by Skip Cohen
With every step in the evolution of imaging, there are always artists who hit the panic button. If you look at the last few decades of milestones, we had people upset when color came into the black and white world.
Then, we had photographers and even a few retailers upset when auto-focus lenses replaced manual focus. In the late 80's, I remember Calumet throwing Nikon out when it was announced they'd no longer manufacture manual focus lenses.
Digital came along, and once again, there was this quiet rumbling of discontent. I'm guessing it was the offspring of those artists upset over color, interrupting the black and white world who were most worried. They couldn't help it; it's in their genes.
Over and again, we've had moments when imaging has changed, as technology continues to push the evolution of imaging in other directions. So often, I hear artists upset because anybody can be a photographer today. But, here's the difference - It's not the gear that makes the artist - it's the skillset. "Uncle Harry" may have better equipment than you, but he doesn't have the skillset.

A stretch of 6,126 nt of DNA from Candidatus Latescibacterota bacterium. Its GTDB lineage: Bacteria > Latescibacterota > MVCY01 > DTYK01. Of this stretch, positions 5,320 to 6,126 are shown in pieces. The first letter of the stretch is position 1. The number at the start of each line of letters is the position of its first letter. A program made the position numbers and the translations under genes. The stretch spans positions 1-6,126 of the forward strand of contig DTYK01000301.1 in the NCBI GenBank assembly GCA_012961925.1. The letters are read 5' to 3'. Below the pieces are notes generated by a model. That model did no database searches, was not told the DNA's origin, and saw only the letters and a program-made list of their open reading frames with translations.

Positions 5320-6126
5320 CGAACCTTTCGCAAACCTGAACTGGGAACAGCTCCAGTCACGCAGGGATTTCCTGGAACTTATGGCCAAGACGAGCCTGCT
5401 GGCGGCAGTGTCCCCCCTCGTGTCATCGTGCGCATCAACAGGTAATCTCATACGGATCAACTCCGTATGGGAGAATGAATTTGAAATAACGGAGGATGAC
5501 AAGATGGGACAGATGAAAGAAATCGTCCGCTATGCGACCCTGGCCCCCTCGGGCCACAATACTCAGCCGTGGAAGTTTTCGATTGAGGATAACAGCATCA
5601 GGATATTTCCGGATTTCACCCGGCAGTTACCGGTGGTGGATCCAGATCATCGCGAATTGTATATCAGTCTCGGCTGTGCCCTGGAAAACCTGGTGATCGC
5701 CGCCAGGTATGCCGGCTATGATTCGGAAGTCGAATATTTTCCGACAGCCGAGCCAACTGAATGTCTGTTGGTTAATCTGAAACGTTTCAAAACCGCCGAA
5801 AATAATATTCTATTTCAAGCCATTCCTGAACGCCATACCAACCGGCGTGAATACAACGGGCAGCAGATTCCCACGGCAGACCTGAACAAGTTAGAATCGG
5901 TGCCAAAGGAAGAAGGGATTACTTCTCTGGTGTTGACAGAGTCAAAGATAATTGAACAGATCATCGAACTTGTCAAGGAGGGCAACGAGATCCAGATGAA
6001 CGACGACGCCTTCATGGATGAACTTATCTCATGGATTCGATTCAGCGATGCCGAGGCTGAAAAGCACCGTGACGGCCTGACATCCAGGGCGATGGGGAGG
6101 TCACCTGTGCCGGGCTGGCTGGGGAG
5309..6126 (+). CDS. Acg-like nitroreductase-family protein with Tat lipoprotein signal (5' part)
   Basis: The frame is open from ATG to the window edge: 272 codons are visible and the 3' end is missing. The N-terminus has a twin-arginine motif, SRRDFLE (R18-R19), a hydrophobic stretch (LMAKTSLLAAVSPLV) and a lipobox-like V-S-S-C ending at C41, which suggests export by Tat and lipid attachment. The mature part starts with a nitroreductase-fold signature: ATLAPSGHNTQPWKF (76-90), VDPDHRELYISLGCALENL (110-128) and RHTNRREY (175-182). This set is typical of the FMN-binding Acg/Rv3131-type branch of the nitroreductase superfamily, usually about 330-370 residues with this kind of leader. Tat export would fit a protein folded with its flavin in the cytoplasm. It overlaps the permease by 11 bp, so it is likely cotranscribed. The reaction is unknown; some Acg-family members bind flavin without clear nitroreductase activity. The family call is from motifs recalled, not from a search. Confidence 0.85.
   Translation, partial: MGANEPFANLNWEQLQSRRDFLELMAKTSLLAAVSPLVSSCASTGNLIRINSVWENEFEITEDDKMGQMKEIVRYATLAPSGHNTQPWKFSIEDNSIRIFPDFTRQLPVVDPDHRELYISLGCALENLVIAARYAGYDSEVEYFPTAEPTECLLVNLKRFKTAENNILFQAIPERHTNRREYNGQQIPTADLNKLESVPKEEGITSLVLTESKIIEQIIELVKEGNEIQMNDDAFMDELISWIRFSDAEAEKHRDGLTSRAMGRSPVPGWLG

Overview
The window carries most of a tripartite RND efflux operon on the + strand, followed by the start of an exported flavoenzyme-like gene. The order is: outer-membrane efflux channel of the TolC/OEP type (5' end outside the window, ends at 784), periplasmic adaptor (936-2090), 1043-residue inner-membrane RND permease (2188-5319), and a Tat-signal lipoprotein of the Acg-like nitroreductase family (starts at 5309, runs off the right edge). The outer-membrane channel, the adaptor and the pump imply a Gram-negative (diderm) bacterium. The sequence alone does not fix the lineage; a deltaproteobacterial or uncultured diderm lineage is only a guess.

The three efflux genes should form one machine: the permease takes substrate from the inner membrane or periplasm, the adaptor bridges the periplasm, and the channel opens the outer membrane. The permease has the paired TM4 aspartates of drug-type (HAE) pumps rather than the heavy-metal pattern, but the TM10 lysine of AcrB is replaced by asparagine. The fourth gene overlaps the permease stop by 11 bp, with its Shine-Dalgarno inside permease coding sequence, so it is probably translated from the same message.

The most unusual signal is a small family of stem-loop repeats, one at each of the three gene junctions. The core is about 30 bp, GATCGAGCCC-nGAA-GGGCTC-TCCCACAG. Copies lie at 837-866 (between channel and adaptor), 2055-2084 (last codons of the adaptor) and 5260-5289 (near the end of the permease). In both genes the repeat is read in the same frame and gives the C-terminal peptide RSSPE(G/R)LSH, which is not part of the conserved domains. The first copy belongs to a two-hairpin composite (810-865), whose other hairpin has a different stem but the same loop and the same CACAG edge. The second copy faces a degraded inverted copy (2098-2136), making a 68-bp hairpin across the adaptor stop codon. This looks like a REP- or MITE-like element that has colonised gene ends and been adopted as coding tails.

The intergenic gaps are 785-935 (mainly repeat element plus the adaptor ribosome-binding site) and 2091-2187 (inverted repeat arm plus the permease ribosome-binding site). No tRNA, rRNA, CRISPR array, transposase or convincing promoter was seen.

Photographer, artist, videographer, and educator, David Nguyen, made the point last week when he shared the video below all shot on an iPhone 11 Pro Max for a full wedding! He was a guest and wanted to put his iPhone through his own fun test. I'm not suggesting anybody should do this professionally, but David's skillset makes a great point. And as he mentioned, he was a guest at the wedding, not working professionally.
Technology isn't going to slow down for any of us, and "Uncle Harry" or "Debbie Digital" are going to keep getting in the way at weddings. Often they'll have better gear than you. But the difference is your ability to be a storyteller. It's your skill set in understanding lighting, exposure, and composition.
And in talking with David, when I asked for permission to share the video on the SCU blog, he reminded me of another important element that separates the pro from the hobbyist at a wedding..."As professional photographers, we also contribute by directing the portrait sessions, interacting with the people to create moments, and helping the B&G keep track of time." The intensity in relationship comes out of the trust established with the couple early on - usually starting in the engagement session.
Uncle Harry can only create an album - as a professional photographer, you can create the first family heirloom of a brand new family! There's a difference between great images and a great story that captures memories the bride and groom might have missed.
Check out "Why?" one of the most popular features on the SCU Blog. It's a very simple concept - one image, one artist and one short sound bite. Each artist shares what makes the image one of their most favorite. We're over 100 artists featured since the project started. Click on the link above and you can scroll through all of the episodes to date.